Comparison of cardiac versus vascular reactors and ethnic groups in plasma epinephrine and norepinephrine responses to stress.
This study examined differences in plasma epinephrine (EPI) and norepinephrine (NOREPI) responses to stressors in 67 healthy African-American and Caucasian American men and women of the ages 18 to 49. Subjects were divided into three groups: (a) those who showed high blood pressure (BPI responses to stress associated with consistently high cardiac output (CO) increases with no substantial increases in total peripheral resistance (TPR), labeled cardiac reactors: (b) those with equally high BP increases associated with consistently higher TPR increases and lesser CO increases. labeled vascular reactors; (c) those who showed mixed hemodynamic responses or were low BP reactors. Ethnic and gender group differences in EPI and NOREPI responses were also examined. Cardiac reactors, vascular reactors and mixed + low reactors did not differ in EPI or NOREPI levels at baseline. During stressors, cardiac reactors showed greater increases in plasma EPI than vascular reactors or others during math, reaction time, and passive and active speech tasks: they also showed a weak trend toward greater NOREPI increases during these challenges as well. No differences were seen during the cold pressor: this stressor evoked the least change in EPI of all tasks, whereas the active speech elicited the greatest increases in both EPI and NOREPI of all tasks. Vascular reactors did not differ from mixed + low reactors in EPI or NOREPI reactivity, and men and women did not differ in EPI or NOREPI reactivity to any task. In contrast, Black subjects showed greater increases in NOREPI levels across all stressors compared to White subjects. These findings have implications for investigations of the role of sympathetic nervous system activity in the pathogenesis of hypertension in both African-American and Caucasian American populations.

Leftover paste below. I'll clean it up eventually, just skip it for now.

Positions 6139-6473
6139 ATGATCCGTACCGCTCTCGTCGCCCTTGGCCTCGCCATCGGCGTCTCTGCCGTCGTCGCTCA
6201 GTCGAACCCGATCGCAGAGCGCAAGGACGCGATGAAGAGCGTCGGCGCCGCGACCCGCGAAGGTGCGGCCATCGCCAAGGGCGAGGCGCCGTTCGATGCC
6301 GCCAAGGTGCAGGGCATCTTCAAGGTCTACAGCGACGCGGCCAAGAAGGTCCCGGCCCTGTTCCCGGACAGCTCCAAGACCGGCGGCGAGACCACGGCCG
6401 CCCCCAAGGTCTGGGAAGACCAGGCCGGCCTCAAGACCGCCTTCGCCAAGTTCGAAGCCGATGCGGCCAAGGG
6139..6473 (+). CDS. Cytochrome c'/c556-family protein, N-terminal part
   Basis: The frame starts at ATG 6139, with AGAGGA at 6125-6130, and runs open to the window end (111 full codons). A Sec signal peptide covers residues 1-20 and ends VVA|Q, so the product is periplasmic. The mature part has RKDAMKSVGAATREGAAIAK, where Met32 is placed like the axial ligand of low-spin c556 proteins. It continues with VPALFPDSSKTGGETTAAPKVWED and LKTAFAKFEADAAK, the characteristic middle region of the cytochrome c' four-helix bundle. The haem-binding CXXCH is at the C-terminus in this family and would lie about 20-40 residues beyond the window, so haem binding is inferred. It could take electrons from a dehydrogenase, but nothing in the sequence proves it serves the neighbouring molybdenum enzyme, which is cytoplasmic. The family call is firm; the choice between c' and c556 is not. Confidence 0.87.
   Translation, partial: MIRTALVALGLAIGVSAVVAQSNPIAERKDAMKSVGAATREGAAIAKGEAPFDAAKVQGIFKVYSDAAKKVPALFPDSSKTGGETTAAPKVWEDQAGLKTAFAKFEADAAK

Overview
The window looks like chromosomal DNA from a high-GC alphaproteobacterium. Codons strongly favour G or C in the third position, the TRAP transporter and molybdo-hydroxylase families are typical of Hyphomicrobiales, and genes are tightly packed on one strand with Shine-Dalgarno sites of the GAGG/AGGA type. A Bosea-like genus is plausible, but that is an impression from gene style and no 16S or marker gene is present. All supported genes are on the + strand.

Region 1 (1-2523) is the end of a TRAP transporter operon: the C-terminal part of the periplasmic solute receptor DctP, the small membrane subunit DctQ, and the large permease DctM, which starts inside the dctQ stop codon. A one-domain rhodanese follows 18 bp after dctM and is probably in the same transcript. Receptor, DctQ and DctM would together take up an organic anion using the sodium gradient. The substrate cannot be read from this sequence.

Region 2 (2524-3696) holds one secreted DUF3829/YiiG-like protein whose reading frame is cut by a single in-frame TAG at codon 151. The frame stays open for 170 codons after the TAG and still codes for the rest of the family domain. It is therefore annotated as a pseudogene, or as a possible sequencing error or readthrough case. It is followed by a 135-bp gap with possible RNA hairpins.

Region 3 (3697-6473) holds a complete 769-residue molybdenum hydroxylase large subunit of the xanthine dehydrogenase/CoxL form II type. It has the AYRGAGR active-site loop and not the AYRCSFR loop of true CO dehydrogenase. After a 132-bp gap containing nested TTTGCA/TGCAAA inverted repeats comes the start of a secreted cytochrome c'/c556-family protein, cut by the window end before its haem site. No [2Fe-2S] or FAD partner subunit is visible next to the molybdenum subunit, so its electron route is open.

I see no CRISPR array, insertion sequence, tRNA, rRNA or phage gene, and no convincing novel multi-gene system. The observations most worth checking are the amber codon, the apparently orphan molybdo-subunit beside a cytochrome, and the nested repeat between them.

Light, KC; Turner, JR; Hinderliter, AL; Girdler, SS; Sherwood, A
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